Over 200 students presented this year at the 29th annual Spring Undergraduate Research Forum, or SURF Day. While communications students are not required to do research, one communications major went the extra mile.
Senior strategic communications major Abby Weaver presented for the first time this year and said she decided to do research to fulfill one credit for graduation but she is glad she did it.
“I think comm students sometimes don’t do those types of projects and I’m glad to be representing and I’m glad to prove to myself that I can do it,” said Weaver.
After a trip to Costa Rica, Weaver decided to research how social media changed during and after the Costa Rican presidential primary election. Weaver said her parents are both involved in the democratic party, worked under various presidents, and she had attended several marches and rallies while growing up.
“It’s very common in my family and in my community to not be afraid to share your political beliefs. I know down here and some people think it's controversial, you shouldn’t talk about it at the dinner table, but I have always been very comfortable speaking up about what I think is right,” Weaver said.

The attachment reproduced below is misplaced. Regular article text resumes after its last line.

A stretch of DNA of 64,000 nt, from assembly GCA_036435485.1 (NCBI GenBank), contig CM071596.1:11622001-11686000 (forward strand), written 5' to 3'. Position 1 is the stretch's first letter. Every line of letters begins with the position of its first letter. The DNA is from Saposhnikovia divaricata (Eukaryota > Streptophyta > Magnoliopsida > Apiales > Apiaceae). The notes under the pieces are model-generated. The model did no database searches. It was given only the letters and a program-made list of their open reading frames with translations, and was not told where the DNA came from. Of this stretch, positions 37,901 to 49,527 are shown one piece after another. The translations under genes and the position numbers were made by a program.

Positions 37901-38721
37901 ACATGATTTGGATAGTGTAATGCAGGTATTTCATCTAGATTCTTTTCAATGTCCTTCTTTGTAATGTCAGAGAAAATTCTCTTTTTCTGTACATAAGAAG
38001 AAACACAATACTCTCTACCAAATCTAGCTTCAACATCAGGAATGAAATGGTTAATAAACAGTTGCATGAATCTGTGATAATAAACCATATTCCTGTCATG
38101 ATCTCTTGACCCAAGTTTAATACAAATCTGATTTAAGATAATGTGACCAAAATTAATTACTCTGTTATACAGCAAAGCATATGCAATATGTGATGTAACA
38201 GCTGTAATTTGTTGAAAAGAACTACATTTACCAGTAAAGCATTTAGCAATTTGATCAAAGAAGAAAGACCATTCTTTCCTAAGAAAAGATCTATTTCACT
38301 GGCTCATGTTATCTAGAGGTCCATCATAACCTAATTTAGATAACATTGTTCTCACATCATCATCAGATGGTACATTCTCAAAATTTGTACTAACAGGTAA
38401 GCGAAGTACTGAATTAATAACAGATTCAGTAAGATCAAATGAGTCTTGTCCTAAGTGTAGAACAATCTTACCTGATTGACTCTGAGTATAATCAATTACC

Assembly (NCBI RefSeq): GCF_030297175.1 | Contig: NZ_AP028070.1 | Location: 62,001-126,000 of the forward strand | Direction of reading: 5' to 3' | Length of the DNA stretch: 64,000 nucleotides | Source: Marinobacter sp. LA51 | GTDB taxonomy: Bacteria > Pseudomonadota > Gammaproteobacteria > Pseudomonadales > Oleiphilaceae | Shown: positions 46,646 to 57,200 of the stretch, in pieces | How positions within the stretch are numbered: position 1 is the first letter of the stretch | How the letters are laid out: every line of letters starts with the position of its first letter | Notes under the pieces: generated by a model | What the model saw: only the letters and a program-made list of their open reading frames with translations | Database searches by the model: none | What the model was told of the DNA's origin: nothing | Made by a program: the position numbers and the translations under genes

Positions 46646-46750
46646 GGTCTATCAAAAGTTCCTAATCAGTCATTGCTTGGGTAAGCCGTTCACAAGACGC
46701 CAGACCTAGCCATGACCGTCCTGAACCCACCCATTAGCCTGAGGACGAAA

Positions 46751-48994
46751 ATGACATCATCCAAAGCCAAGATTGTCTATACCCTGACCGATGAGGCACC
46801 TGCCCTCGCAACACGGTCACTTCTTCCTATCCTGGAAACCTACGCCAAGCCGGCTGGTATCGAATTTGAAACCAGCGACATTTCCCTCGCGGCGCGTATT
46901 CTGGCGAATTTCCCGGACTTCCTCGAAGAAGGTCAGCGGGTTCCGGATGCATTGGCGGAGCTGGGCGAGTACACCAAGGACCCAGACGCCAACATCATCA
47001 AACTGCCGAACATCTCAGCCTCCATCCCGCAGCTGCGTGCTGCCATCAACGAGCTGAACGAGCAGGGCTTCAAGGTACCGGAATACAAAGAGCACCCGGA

Before the trip, Weaver knew she wanted to research communication messaging in politics, but the social media aspect developed while in Costa Rica.
“I got to see billboards and different media forms that were out and about and now I get to continue that discovery of information but here in the United States,” she said.
Weaver’s research mentor, Vanessa Bravo, is from Costa Rica and was the leader of the trip. Weaver said Bravo met with her weekly and was able to assist her with language barriers. Weaver said she probably wouldn’t have conducted research without a mentor.
“I would have doubted myself and just been too insecure to do it by myself,” Weaver said. “I am just very grateful that I was able to do research through the independent study specifically where you have to get it credited with a teacher.”
Weaver said her presentation is important because this was the first time in 60 years that Costa Rica had a run-off election. In addition, she said some people, including herself prior to her research, did not know a lot about Costa Rica or the country’s politics. Her hope is that students could learn about Costa Rica and its democracy from her presentation.
“I hope that people will take away that they experience the same things that we do in terms of social media, campaigning, and having these new right-wing ideologies coming to play,” Weaver said. “Honestly, we can look to them to have really stable democracy, because they also still do paper and pen voting and they get the day off to vote, which is like a huge deal.”